Surely she is under pressure not to take sides in picking an artist on the bill she is most looking forward to… “Do I?” interrupts Chopra Jones, playfully mocking the idea that she might have to maintain neutrality. “I mean, am I looking forward to the Jonas Brothers? I dunno,” she teases.
Says Martin, “Global Citizen by its very nature is global, so we wanted it to be for everyone around the world. And that’s why when you’ve got incredible superstars like SZA, Usher, H.E.R. and Stormzy taking the stage in Ghana, through to the Jonas Brothers and Metallica in Central Park. You’re going to see full demographics, all age groups, all backgrounds, united behind a common mission. Chris Martin [Global Citizen’s most dedicated repeat performer] often talks about how it’s one of the few stages where you bring everyone together under one roof. And that ecumenical nature of what we do is, I think, the power of the movement.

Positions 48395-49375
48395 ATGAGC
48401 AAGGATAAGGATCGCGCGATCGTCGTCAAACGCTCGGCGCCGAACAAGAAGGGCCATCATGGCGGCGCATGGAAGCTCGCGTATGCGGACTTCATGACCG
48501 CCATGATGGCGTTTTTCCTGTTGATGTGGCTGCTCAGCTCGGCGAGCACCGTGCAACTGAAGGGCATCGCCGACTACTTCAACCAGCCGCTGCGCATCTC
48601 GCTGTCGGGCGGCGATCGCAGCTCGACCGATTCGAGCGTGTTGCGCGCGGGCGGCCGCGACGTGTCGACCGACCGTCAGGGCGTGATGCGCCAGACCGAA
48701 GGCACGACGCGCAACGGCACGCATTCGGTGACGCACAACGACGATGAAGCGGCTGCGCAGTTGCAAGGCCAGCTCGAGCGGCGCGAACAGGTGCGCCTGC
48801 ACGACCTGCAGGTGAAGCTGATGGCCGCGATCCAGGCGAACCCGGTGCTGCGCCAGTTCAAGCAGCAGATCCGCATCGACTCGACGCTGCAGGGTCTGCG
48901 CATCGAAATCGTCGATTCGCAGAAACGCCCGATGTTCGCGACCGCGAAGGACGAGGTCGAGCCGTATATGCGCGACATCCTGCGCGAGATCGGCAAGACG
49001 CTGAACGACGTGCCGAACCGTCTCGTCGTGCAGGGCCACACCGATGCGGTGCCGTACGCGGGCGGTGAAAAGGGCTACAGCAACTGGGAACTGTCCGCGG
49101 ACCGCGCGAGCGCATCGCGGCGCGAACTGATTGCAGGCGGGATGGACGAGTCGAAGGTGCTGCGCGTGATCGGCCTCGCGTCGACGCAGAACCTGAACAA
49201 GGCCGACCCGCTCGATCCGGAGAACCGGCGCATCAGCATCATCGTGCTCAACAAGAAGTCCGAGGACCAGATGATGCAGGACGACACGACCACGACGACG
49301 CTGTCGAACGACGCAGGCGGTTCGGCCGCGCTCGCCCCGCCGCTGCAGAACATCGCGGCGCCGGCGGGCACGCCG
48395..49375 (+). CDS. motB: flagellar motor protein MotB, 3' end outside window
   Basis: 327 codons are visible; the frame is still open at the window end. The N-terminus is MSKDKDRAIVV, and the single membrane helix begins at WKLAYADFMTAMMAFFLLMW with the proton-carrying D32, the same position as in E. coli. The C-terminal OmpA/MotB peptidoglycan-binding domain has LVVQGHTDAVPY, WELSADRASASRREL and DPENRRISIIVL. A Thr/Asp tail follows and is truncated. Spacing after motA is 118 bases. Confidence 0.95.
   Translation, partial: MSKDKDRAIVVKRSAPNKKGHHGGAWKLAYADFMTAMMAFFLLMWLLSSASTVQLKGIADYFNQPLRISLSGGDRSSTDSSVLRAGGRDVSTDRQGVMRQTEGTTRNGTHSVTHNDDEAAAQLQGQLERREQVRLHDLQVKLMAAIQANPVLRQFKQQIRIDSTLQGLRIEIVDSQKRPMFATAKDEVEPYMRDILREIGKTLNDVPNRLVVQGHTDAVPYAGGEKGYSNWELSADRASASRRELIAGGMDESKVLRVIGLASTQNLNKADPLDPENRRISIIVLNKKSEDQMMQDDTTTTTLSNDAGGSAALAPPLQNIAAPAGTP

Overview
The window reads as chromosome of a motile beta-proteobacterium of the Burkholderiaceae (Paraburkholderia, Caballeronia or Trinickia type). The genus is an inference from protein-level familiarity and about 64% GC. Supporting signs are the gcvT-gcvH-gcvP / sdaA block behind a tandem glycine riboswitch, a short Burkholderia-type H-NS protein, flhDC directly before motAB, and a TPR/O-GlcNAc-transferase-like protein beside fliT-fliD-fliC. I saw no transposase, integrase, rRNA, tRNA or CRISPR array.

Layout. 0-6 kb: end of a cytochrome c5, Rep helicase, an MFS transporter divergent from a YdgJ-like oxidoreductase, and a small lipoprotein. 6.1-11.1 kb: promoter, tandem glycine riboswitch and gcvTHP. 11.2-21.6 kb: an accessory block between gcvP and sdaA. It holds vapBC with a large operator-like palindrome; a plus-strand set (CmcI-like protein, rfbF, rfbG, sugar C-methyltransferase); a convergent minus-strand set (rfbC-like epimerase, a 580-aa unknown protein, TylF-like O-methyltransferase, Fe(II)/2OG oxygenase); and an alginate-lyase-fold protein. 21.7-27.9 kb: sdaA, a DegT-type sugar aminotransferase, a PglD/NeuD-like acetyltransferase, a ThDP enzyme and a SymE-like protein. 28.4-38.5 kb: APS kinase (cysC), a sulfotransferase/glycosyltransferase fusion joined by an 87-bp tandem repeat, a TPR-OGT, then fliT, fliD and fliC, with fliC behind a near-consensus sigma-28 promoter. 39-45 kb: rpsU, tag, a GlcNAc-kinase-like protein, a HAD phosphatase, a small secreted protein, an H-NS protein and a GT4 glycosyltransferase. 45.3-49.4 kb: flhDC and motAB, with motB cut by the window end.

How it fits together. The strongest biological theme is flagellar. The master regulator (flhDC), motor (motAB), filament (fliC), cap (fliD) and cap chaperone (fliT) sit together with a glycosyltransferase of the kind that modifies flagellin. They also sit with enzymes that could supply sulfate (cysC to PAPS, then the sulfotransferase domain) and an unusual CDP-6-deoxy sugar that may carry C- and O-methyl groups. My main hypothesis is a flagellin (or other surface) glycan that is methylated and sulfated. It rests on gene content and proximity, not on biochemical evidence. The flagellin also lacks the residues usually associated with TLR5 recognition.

“We have to bring soccer moms through to graduating kids all together on the same lawn, on the same footprint, the same weekend to have the same rallying cry, or otherwise world leaders will continue to ignore these messages. And right now we can’t forward for the world leaders to ignore those messages for one more second.”
The festival can be experienced via multiple media partners, live or the following day. For anyone who wants to see or hear the concerts as they’re going down Aug. 24, live broadcasts or webcast will occur via YouTube, iHeart Radio, Twitter, the ABC News Network, Hulu and other platforms. A more condensed special will air Aug. 25 on ABC at 7 p.m. ET/6 PT. Additional broadcast and streaming details will be released in the coming weeks.
Although Global Citizen typically spotlights different areas of need in its annual or one-off concert events, this year’s poster art focuses on three: “For girls. For the planet. To end poverty.” The “girls” element is one that hasn’t always shown up in the philanthropic org’s emphases. But it’s a big part of it for Chopra Jonas.